Visualization for better data-driven decisions
Visual management helps the operations team to own the production data and ensure transparency with all KPIs. One shift gains actionable information from another shift as to what works and what does not. Such a collaborative approach engages people to improve their output and stay safe. Additionally, it gives frontline employees access to the right kind of data and promotes transparent and accurate data-driven decisions.
It is not only about finding the solution on one shift, but also about understanding the patterns across shifts to drive continuous improvement initiatives. To do so, reporting needs to be executed 24/7 by each shift team — often there are as many as four teams. It is key to have everyone on the same page to derive true potential. There must be an actual OEE score available in the control room as well as Pareto diagrams to dive into the data. People must be able to easily access and visualize the data at hand.
Improvements must be owned by the workers and supported by digital applications with data available and accessible from everywhere. This is especially true today when operations personnel, such as engineers, might be working remotely. Target and actual KPIs must be accessible on or- off-site.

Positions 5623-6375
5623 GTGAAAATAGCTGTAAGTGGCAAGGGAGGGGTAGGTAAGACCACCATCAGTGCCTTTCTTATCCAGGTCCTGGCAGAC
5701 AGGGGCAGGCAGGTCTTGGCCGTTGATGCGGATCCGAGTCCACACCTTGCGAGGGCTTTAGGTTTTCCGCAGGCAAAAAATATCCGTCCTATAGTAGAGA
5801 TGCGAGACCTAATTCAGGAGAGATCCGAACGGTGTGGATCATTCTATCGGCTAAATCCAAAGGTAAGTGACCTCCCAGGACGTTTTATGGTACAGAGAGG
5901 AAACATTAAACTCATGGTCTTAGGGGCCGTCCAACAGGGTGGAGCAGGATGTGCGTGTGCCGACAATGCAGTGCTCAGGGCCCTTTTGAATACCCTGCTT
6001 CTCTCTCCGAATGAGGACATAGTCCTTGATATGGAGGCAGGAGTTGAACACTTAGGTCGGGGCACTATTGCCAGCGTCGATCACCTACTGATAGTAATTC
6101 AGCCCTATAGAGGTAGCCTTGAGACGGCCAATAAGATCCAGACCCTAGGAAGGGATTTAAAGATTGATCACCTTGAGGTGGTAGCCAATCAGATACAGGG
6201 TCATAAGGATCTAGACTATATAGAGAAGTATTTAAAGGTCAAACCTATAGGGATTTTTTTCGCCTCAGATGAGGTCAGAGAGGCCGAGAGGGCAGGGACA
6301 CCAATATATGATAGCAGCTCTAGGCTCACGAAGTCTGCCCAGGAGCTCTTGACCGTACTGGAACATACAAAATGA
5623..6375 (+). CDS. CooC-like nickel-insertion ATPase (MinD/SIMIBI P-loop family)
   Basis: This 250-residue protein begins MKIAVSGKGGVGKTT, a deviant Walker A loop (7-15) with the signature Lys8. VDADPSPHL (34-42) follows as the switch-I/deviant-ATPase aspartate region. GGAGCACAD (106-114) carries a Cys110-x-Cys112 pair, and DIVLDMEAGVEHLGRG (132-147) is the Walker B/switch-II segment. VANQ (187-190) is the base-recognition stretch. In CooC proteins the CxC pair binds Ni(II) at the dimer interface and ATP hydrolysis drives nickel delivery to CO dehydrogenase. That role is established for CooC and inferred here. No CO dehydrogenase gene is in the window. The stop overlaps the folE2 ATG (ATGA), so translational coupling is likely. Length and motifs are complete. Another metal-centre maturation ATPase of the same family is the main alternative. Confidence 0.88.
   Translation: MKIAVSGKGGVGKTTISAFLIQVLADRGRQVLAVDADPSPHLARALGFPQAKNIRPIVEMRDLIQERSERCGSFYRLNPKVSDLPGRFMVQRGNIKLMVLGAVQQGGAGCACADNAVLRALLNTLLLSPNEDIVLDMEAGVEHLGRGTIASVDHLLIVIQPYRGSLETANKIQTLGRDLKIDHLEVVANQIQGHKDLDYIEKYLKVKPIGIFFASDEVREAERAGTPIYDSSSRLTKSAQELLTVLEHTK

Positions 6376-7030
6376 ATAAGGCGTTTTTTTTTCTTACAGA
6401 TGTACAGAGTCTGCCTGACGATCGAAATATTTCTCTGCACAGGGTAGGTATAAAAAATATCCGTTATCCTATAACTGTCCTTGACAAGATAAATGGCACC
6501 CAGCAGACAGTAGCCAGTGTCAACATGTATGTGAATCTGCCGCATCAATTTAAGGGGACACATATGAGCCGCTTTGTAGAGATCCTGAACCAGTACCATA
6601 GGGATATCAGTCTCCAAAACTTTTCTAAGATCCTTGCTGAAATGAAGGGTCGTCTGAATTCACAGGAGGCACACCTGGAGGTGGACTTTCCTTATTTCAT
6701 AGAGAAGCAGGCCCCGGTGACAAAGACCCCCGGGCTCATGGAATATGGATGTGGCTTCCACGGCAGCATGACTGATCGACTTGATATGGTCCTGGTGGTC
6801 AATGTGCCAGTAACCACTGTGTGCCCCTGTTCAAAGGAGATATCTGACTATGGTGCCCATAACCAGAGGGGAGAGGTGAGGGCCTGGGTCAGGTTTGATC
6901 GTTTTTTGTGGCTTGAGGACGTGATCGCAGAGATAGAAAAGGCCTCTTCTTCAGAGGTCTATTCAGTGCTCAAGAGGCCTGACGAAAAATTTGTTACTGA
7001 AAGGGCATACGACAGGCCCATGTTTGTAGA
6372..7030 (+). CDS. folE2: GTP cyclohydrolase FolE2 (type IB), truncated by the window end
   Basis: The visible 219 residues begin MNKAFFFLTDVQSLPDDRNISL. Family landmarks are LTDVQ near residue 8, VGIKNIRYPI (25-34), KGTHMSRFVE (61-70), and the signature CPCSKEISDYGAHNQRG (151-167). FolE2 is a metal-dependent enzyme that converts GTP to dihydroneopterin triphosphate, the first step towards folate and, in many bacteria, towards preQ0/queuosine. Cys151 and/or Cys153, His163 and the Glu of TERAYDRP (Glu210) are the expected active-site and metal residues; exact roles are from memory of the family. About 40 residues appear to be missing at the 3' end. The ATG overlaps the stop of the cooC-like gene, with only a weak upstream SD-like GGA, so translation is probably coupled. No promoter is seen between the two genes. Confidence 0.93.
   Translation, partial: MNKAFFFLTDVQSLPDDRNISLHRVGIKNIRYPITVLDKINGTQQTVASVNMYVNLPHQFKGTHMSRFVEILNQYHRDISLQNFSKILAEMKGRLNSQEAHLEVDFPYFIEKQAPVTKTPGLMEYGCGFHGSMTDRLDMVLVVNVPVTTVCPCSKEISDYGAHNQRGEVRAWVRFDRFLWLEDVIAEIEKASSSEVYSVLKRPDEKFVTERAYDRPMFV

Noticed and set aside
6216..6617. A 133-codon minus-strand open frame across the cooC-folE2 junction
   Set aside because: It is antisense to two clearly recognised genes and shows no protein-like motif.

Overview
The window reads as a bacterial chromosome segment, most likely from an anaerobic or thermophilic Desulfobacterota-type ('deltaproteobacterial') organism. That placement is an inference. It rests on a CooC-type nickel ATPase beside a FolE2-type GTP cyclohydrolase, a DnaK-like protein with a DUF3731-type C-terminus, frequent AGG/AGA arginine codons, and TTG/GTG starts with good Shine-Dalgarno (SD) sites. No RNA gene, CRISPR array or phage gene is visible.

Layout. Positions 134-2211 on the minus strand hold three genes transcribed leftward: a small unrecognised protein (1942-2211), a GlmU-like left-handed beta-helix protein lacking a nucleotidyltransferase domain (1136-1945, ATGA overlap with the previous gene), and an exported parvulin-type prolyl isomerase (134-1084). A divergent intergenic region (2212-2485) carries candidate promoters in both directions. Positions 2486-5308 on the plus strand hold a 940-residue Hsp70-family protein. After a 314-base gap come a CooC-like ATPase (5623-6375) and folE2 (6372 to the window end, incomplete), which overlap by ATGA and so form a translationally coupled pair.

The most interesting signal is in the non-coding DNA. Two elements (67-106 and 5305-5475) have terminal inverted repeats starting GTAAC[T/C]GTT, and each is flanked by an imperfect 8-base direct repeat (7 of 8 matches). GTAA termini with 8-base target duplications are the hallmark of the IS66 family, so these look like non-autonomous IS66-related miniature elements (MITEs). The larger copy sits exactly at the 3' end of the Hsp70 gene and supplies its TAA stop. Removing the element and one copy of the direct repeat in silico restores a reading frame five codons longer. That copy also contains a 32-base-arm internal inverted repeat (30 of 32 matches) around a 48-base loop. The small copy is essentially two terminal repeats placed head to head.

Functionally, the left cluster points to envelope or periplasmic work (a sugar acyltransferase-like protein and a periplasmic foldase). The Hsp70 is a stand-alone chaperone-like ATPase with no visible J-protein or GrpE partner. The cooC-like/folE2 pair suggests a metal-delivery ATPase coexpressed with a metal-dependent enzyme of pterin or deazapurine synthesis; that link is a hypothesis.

Plant process management (PPM)
Exact reporting does not need to be laborious. With today’s availability of OT data, there can be significant insights gained from data that are analyzed with the right digital solutions. This analysis pinpoints for the operator the losses that really matter. And for the less important losses, those are accounted for automatically using machine learning algorithms.
PPM offers an approach to bring together the whole operations team, the OT data and IT systems available. A recent evaluation by IoT senior analyst Ian Hughes with 451 Research stated: “PPM offers low risk and high impact investment opportunity.”
For example, plants that utilized PPM benefited from increased reliability of their plants, greater output through reducing downtime or performance losses caused by machinery. PPM can also align departments such as operations and maintenance and even those working in the lab — just by having seamless interactions and by focusing on common targets.
Deploying PPM can reduce reporting efforts and yield better and more consistent results. It can also help to improve product quality. Finally, corporate management can gain better insights into business cases for large and small capital investments — to help prioritize the most promising advantages that bring value and enhance ROI and competitiveness.
Andreas Eschbach is the founder and CEO of the software company eschbach, which helps production teams stay safe and work smarter through better information sharing and collaboration. Holding a degree in computer science, he draws his practical experience from leading a variety of international software consulting and implementation projects for leading chemical manufacturing companies, focusing on production, continuous improvement, EHS and maintenance. His company is a provider of manufacturing solutions and headquartered in southern Germany and has an office in Boston, Massachusetts.